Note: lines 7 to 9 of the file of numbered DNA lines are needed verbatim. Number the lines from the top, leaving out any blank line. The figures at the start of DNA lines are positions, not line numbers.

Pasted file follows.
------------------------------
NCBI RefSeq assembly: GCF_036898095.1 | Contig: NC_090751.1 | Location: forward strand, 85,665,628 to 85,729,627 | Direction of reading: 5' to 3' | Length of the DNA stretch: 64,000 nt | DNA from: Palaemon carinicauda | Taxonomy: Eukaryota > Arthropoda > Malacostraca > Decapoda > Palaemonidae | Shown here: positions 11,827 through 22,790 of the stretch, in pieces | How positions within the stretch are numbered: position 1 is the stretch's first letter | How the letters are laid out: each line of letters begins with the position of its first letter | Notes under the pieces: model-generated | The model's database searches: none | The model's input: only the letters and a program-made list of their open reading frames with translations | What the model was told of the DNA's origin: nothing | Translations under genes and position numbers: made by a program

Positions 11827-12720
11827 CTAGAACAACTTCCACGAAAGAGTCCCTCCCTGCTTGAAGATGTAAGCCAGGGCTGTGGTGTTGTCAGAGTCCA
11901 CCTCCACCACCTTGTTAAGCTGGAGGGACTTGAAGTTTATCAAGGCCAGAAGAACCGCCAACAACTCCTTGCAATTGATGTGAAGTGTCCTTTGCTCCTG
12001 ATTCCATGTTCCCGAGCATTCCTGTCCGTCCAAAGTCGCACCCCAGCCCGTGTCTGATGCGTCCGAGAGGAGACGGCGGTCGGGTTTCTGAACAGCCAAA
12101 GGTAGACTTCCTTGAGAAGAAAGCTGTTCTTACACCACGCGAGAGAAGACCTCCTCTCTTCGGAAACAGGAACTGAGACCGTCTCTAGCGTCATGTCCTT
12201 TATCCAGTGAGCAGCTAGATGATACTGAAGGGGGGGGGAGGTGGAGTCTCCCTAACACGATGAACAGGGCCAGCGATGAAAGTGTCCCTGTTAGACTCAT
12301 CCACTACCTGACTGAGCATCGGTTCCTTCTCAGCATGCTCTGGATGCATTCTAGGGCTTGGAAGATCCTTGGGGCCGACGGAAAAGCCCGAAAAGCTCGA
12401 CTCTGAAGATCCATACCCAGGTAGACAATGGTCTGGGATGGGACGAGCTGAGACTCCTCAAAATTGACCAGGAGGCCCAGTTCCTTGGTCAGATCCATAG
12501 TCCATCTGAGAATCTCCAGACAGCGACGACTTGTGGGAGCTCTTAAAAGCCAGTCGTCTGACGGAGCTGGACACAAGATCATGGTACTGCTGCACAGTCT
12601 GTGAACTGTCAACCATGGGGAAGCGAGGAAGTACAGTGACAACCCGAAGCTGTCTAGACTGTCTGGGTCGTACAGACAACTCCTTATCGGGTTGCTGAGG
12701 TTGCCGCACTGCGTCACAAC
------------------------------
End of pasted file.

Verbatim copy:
12201 TATCCAGTGAGCAGCTAGATGATACTGAAGGGGGGGGGAGGTGGAGTCTCCCTAACACGATGAACAGGGCCAGCGATGAAAGTGTCCCTGTTAGACTCAT
12301 CCACTACCTGACTGAGCATCGGTTCCTTCTCAGCATGCTCTGGATGCATTCTAGGGCTTGGAAGATCCTTGGGGCCGACGGAAAAGCCCGAAAAGCTCGA
12401 CTCTGAAGATCCATACCCAGGTAGACAATGGTCTGGGATGGGACGAGCTGAGACTCCTCAAAATTGACCAGGAGGCCCAGTTCCTTGGTCAGATCCATAG